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Just one day before voting nominations closed for the 90th Academy Awards, five women accused actor James Franco of “inappropriate or sexually exploitative” behavior, according to the Los Angeles Times. Franco avoided the red carpet at the Screen Actors Guild Awards but sat through the ceremony alongside many people wearing a Time’s Up pin.
Franco did not receive an Oscar nomination for his role in The Disaster Artist. Ohio University student Molly O’Brien couldn’t help but think that had to do with the allegations.
“It’s kind of sad that he wasn’t nominated,” O’Brien, a freshman studying journalism, said. “I think (Time’s Up) is a positive movement that is uniting females together, but we have to realize allegations are allegations and not all facts.”
The allegations surrounding celebrities will lead to more scrutiny of those nominated for awards, Alexandra Kamody, the director of The Athena Cinema, said.
“It’s definitely changing who is going to be celebrated and who is going to be shamed or ostracized from the community,” Kamody said. “We’re seeing a lot of change right now.”
Franco is the not the first Oscar nominee to be accused in recent years. At last year’s ceremony, actress Brie Larson refused to clap for actor Casey Affleck when he won Best Actor for his role in Manchester By The Sea. Larson said it was in response to sexual harassment allegations, but not much more was said after the ceremony.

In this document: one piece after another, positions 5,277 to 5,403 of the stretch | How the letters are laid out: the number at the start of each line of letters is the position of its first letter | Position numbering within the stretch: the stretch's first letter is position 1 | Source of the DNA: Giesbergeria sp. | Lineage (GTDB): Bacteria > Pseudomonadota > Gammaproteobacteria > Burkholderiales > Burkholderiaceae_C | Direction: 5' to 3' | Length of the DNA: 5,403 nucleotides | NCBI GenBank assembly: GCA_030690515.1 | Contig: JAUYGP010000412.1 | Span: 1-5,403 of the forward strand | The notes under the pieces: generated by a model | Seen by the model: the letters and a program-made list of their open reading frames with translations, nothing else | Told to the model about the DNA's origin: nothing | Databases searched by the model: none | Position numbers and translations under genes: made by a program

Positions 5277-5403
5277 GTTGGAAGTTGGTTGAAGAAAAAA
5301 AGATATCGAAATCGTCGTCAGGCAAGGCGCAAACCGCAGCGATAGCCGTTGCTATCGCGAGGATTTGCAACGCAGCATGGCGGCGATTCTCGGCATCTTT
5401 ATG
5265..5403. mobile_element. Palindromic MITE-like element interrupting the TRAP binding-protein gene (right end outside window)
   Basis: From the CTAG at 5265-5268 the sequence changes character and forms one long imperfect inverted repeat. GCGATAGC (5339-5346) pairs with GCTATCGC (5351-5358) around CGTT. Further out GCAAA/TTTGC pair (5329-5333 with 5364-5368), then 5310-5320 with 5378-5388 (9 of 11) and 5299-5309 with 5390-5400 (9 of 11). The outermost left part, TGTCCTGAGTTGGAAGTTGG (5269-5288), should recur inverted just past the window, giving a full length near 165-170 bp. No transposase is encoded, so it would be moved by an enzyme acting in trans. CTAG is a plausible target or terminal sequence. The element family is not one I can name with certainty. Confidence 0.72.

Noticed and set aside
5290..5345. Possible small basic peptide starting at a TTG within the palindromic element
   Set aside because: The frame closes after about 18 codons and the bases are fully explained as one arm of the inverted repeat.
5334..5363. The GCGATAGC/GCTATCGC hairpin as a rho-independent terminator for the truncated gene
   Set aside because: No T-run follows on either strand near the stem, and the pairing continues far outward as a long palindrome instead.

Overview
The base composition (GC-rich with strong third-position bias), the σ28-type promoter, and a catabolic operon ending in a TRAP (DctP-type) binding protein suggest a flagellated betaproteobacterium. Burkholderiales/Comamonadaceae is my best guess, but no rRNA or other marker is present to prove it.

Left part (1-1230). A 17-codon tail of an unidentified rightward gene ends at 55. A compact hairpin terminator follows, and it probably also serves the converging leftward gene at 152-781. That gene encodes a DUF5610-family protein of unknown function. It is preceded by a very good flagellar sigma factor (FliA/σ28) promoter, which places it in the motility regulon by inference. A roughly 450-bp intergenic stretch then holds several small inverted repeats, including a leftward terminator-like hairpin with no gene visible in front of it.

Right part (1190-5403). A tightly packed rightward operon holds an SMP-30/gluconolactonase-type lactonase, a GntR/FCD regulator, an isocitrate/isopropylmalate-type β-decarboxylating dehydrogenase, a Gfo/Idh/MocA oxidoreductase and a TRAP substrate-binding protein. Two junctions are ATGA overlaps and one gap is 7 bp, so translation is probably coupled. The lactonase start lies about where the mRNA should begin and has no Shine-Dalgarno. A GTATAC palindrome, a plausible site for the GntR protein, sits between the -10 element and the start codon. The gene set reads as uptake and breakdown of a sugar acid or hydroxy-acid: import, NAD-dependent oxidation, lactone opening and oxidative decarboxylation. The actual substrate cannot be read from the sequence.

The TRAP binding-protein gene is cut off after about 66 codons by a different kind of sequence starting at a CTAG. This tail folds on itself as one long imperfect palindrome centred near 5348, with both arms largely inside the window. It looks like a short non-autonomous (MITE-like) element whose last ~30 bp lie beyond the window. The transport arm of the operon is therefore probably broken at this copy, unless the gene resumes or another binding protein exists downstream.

The allegations against Affleck would have caused more of a commotion in today’s climate, Akil Houston, a pop culture expert and an associate professor of cultural and media studies at Ohio University, said.
“As a man, you know, it's time to grow up because a lot of us have just sort of lived in this privileged space where women can be objectified and insulted and we don't have to do anything,” Houston said. “Now … because women are naming names and people are telling stories, we all have to be accountable.”
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Affleck did not address the allegations following his win, but Franco did on the Late Show with Stephen Colbert. Houston said the men do not need to make an eloquent speech or even publicly apologize.
“I think to really transform, the least impacted have to be the most outraged. It means men having conversations with other men, and I frankly like to see less just women taking over symbolically and more men taking responsibility.” - Akil Houston, a pop culture expert and an associate professor of cultural and media studies at Ohio University
“I don’t think you need a big public speech,” Houston said. “There needs to be a ‘let’s deal with this issue,’ and then people can see where you stand based on your behavior, not just what you said.”
When sexual misconduct allegations involving Harvey Weinstein surfaced in October, women in Hollywood started speaking out against big-name celebrities and politicians. Since then, 120 men have been accused of sexual misconduct — and the number is growing every day.